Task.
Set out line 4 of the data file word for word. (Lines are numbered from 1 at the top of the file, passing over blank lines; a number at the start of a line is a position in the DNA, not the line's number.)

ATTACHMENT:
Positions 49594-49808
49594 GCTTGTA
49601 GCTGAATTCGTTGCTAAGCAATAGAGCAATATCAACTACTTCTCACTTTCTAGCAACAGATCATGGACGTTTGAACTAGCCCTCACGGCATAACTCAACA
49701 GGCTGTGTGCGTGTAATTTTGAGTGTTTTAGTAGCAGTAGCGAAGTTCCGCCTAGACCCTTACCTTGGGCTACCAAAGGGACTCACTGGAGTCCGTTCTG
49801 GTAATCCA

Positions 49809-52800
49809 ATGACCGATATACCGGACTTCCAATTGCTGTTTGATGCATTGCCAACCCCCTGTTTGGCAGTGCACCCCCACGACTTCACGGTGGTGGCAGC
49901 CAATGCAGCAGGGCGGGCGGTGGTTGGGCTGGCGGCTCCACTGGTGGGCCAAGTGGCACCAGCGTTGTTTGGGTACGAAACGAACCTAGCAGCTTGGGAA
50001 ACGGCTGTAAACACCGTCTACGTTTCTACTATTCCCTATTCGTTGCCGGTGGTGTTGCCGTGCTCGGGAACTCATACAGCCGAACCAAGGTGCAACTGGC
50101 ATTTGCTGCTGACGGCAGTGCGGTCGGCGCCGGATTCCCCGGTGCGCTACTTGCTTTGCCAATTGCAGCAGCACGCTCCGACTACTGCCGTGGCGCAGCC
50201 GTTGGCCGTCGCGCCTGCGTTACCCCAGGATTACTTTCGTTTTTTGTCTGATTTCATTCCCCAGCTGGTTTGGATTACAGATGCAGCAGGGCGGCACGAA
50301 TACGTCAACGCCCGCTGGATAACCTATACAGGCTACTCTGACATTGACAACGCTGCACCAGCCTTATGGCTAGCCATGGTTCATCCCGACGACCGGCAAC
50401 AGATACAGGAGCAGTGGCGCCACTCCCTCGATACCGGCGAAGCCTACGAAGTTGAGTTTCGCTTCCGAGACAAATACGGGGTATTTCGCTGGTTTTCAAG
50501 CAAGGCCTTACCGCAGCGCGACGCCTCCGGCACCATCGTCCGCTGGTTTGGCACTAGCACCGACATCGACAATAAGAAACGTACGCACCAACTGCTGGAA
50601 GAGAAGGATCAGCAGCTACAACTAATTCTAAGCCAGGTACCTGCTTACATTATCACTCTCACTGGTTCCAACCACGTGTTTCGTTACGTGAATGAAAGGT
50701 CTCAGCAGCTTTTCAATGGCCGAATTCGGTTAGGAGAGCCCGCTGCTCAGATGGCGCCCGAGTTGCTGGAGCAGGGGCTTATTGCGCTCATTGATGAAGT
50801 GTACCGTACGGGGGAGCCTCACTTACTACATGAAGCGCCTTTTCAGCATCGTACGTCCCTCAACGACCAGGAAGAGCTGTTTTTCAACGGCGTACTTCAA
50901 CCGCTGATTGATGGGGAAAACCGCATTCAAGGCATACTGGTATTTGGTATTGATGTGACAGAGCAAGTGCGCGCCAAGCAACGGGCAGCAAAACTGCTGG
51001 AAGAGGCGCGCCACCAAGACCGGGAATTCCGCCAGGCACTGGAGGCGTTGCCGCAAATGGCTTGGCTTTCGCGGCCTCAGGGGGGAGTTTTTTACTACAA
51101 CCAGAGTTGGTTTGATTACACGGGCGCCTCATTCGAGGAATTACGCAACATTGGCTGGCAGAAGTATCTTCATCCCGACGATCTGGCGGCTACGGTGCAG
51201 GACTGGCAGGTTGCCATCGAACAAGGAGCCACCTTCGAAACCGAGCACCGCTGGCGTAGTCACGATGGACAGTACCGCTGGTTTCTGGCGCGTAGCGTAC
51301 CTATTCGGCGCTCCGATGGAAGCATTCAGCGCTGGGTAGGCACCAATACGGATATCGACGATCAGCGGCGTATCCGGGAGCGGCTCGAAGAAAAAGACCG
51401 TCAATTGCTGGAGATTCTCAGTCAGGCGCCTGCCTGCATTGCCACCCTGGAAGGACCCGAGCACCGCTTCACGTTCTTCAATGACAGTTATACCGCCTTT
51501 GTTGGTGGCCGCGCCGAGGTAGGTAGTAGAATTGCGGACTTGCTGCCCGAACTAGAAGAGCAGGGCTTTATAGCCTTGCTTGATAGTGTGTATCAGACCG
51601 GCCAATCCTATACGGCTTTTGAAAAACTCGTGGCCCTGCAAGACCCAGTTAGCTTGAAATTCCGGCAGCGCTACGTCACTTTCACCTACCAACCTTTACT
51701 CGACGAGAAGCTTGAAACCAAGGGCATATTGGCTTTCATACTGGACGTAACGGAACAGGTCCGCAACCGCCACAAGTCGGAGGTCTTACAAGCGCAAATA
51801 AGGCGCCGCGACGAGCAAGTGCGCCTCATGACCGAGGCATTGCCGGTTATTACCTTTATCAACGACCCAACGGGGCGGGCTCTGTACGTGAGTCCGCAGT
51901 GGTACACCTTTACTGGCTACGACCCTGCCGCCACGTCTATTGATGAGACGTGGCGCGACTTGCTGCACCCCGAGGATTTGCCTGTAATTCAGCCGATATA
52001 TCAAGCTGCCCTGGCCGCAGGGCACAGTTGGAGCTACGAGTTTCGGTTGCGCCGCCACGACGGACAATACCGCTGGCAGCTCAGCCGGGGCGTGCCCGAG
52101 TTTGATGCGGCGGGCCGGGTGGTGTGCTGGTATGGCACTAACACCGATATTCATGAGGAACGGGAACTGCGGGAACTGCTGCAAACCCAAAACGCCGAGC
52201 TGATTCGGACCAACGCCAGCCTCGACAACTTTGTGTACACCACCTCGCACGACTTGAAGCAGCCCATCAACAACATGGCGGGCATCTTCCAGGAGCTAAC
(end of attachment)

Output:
49701 GGCTGTGTGCGTGTAATTTTGAGTGTTTTAGTAGCAGTAGCGAAGTTCCGCCTAGACCCTTACCTTGGGCTACCAAAGGGACTCACTGGAGTCCGTTCTG